Miami's Isaiah Wong Wants More NIL Money, but Miami Billionaire John Ruiz Does Not Renegotiate

Miami v USC
Miami v USC / Kevin C. Cox/GettyImages

Isaiah Wong, who averaged 15 points for the Miami Hurricanes team that made a run to the Elite Eight during March Madness, is threatening to enter the transfer portal unless his NIL compensation is increased. Wong appears to be the first college athlete to take this approach, which is basically the NIL era's awkward version of a hold out or trade demand. Wong's NIL agent Adam Papas informed ESPN of the player's intentions on Thursday.

"If Isaiah and his family don't feel that the NIL number meets their expectations they will be entering the transfer portal tomorrow, while maintaining his eligibility in the NBA draft and going through the draft process."

As The Dude would say, it's a very complicated case. Wong is checking out the NBA Draft, but if he isn't going to get drafted, he's going to play college basketball again. If Miami can't find him more money, he's leaving. Now that players have the rights to explore all their options, this type of thing was inevitable. The only real question is how a university would respond to such situation. If this is any indication, it's going to be weird.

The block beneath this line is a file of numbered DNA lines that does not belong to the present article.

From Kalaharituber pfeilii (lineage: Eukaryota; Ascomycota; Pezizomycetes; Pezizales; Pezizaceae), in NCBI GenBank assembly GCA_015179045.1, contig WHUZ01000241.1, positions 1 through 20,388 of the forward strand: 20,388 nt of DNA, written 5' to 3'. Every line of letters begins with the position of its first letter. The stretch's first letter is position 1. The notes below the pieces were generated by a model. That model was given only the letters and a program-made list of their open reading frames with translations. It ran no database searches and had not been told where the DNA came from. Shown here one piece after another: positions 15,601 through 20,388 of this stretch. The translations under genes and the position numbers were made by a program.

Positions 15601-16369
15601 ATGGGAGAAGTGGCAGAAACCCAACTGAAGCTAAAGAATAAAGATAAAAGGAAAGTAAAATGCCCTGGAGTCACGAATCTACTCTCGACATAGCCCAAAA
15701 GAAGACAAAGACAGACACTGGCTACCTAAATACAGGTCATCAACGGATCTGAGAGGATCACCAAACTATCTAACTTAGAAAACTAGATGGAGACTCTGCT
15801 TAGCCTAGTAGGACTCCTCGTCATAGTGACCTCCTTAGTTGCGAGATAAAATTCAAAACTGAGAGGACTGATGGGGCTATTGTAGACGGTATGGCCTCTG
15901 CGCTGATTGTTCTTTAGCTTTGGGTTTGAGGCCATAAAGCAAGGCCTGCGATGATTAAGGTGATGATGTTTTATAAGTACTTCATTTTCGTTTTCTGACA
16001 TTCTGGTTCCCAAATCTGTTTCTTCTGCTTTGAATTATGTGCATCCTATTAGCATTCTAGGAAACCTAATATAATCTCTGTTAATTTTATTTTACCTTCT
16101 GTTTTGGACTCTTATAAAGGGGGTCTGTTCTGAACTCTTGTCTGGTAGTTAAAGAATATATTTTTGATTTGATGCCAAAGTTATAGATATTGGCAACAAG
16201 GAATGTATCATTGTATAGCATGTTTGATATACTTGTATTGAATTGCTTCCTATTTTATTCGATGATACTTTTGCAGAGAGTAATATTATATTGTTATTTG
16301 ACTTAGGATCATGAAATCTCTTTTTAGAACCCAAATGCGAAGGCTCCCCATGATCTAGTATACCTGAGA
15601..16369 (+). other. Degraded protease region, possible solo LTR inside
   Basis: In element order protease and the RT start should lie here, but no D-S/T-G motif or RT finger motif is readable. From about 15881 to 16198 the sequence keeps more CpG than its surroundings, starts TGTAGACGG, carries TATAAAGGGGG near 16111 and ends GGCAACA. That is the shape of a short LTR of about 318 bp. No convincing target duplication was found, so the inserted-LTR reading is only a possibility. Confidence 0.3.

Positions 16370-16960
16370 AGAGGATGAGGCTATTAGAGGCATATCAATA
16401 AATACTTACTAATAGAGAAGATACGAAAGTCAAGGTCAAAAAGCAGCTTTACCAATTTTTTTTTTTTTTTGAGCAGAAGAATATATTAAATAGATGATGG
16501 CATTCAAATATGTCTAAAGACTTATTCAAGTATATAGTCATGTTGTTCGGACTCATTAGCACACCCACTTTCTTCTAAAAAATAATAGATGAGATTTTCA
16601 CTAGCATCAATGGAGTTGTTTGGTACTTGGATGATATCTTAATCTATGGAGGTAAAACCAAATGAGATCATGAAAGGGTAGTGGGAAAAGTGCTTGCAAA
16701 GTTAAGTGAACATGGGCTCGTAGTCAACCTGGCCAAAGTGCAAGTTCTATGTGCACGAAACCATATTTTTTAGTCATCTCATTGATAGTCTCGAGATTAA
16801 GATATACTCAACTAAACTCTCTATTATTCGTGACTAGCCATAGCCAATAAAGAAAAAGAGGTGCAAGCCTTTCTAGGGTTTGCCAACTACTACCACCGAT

ESPN did not get comment from the University of Miami, the Miami athletic department or the team's basketball coach. They got it form Florida billionaire John Ruiz. Via ESPN:

"Isaiah is under contract," Ruiz said in a text message to ESPN. "He has been treated by LifeWallet exceptionally well. If that is what he decides, I wish him well, however, I DO NOT renegotiate! I cannot disclose the amount, but what I can say is that he was treated very fairly."

That text is absolute chaos and apparently the ESPN story left out part of it. Here's a tweet from one of the article's authors.

Just incredible levels of Trump energy throughout that message. Wong has been "treated by LifeWallet exceptionally well." "I DO NOT renegotiate!" "There are so many players that would love to play for the U!"

For every adorable local endorsement for a kid who has a big moment on a small stage, we're probably going to end up with some irritated billionaire annoyed some amateur athlete expects his fair-market value. Ruiz is basically acting as the Hurricanes general manager in this scenario.

This is actually pretty weird! If you're a traditional college sports fan, it must seem especially gross. If you think think players should be getting paid, this should still make you cringe. It's great that there is finally some money going into the pockets of the people generating the income, but there is just no way this is the longterm answer. So far it's mostly just awkward, but if this is how kids and colleges are going to be communicating - through third parties who have their own money on the line - then it's only a matter of time before something happens that really sets the movement to pay the players back in an embarrassing way.